May 10, 2024 3 min read


Judge Rules against Wynn’s Injunction Plea in Fontainebleau Lawsuit

In the latest chapter of the legal battle, a judge ruled against Wynn's request for a preliminary injunction against Fontainebleau Las Vegas

A few months have passed since Wynn Las Vegas filed a lawsuit against Fontainebleau Las Vegas. In its lawsuit, Wynn alleged that its competitor poached senior-level employees by offering them incentives, including higher pay and asking them to leave their positions, effectively breaching their non-compete clauses.

Last month, Wynn filed a preliminary injunction plea, asking a court to prevent Fontainebleau or any other companies from making attempts to disrupt its operations by poaching employees. In the latest chapter of the legal battle between the two gaming and entertainment companies, a Clark County District Judge voted against Wynn’s request for a preliminary injunction against Fontainebleau.

As announced by the Las Vegas Review-Journal, the decision came on Thursday morning, with Clark County District Judge Mark Denton denying Wynn’s request for preliminary injunction. Denton explained that the request was too broad, which makes it inappropriate for an injunction.

An Alleged Method of Intimidation

During the latest court hearing, Patrick Byrne, Wynn’s attorney, said that the company’s injunction plea sought to protect its operations from employee poaching attempts by Fontainebleau or any other companies.

At the hearing Thursday, the attorney confirmed that only an estimated 5% of Wynn’s workforce or 750 executive-level employees are subject to different non-compete clauses. According to Byrne, the injunction request sought to prevent the rival operator from interfering in existing contractual agreements between Wynn and its employees.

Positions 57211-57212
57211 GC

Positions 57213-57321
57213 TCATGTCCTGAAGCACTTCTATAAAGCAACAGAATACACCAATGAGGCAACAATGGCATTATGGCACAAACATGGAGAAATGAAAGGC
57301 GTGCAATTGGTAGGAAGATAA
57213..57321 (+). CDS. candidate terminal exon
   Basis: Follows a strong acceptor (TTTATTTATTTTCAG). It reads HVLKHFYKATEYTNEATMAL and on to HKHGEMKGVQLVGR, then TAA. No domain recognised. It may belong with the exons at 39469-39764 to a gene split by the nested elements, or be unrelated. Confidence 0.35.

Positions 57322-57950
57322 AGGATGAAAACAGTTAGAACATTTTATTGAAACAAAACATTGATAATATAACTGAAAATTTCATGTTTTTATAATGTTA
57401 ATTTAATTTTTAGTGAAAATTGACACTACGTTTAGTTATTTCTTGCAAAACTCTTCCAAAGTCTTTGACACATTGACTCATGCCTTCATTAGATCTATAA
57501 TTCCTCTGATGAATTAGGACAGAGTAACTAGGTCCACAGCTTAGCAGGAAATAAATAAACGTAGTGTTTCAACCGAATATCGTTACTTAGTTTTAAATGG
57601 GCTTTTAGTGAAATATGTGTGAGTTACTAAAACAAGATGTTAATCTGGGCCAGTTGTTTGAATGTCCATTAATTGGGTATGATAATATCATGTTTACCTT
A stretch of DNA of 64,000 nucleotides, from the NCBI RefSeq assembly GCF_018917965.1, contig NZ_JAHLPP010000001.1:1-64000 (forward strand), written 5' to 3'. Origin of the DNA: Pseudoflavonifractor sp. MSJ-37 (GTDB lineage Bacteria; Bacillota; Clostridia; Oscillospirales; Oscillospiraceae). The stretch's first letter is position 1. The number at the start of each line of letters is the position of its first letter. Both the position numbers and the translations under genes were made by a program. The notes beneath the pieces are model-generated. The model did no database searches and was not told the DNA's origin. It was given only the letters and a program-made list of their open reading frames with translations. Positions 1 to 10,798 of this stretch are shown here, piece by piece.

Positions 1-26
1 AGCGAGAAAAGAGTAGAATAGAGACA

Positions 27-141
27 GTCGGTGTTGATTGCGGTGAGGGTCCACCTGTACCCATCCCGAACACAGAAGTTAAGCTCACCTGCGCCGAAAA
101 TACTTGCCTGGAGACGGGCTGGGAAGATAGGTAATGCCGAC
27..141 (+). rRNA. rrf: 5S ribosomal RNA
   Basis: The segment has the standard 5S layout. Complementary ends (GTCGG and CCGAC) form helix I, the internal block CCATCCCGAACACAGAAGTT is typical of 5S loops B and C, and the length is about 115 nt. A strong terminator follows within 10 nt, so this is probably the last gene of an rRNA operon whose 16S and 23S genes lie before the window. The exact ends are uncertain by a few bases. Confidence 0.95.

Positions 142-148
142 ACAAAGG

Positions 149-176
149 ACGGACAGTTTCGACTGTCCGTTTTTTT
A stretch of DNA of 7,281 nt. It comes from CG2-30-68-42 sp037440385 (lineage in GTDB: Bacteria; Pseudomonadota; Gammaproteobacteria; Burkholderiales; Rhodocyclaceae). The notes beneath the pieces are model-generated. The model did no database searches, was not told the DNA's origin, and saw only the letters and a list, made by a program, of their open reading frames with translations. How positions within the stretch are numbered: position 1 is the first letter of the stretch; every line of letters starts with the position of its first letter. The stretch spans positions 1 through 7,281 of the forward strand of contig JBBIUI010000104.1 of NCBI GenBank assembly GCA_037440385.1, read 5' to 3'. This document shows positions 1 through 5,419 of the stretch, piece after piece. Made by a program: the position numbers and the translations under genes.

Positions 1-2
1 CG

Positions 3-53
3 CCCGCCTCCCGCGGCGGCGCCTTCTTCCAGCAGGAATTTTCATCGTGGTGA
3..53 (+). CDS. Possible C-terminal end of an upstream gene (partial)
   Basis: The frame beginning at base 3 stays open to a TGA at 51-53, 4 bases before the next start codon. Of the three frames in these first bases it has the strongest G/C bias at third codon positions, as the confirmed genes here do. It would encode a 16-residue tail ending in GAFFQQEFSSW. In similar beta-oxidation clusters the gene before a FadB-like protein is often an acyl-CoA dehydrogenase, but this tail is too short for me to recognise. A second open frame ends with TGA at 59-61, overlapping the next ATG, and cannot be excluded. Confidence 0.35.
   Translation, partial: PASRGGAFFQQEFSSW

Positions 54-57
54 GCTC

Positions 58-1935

Todd Bice, Fontainebleau’s attorney, disagreed with Wynn’s claims. He claimed that the rival company was trying to leverage the court’s power as a method of intimidation for its employees. Bice argued that this intimidation may seek to prevent Wynn’s employees from leaving for better-paid jobs with other operators. “One of the great things about this town is the constant new opening of resorts that keeps our market pretty vibrant and creates opportunities for employees,” explained the attorney at the latest court hearing.

Wayne Crane, Wynn’s director of entertainment for Wynn Nightlife is among the list of several names mentioned in the company’s lawsuit against Fontainebleau. In the legal filing, the company claimed that Crane, who was an executive for more than a decade with Wynn, was approached by the rival company’s SVP of nightlife, Michael Waltman.

Allegedly Waltman offered Crane an exciting job opportunity which he accepted. But once Wynn became aware of the case it made a counteroffer in order to keep Crane. The company argued that it would have lost the executive to Fontainebleau unless it gave him a substantial pay raise. Shortly after, Wynn filed its lawsuit.

FTC Greenlights Non-compete Clauses Ban

The ongoing legal battle takes place at a time when non-compete clauses across the United States were recently banned. The decision came late last month from the Federal Trade Commission (FTC) which confirmed that the ban seeks to ensure the freedom of workers across the country to change jobs. While the FTC banned non-compete clauses in the general sense, existing clauses, similar to those signed by Wynn’s C-suite employees, remain in effect.


Jerome is a welcome new addition to the Gambling News team, bringing years of journalistic experience within the iGaming sector. His interest in the industry begun after he graduated from college where he played in regular local poker tournaments which eventually lead to exposure towards the growing popularity of online poker and casino rooms. Jerome now puts all the knowledge he's accrued to fuel his passion for journalism, providing our team with the latest scoops online.

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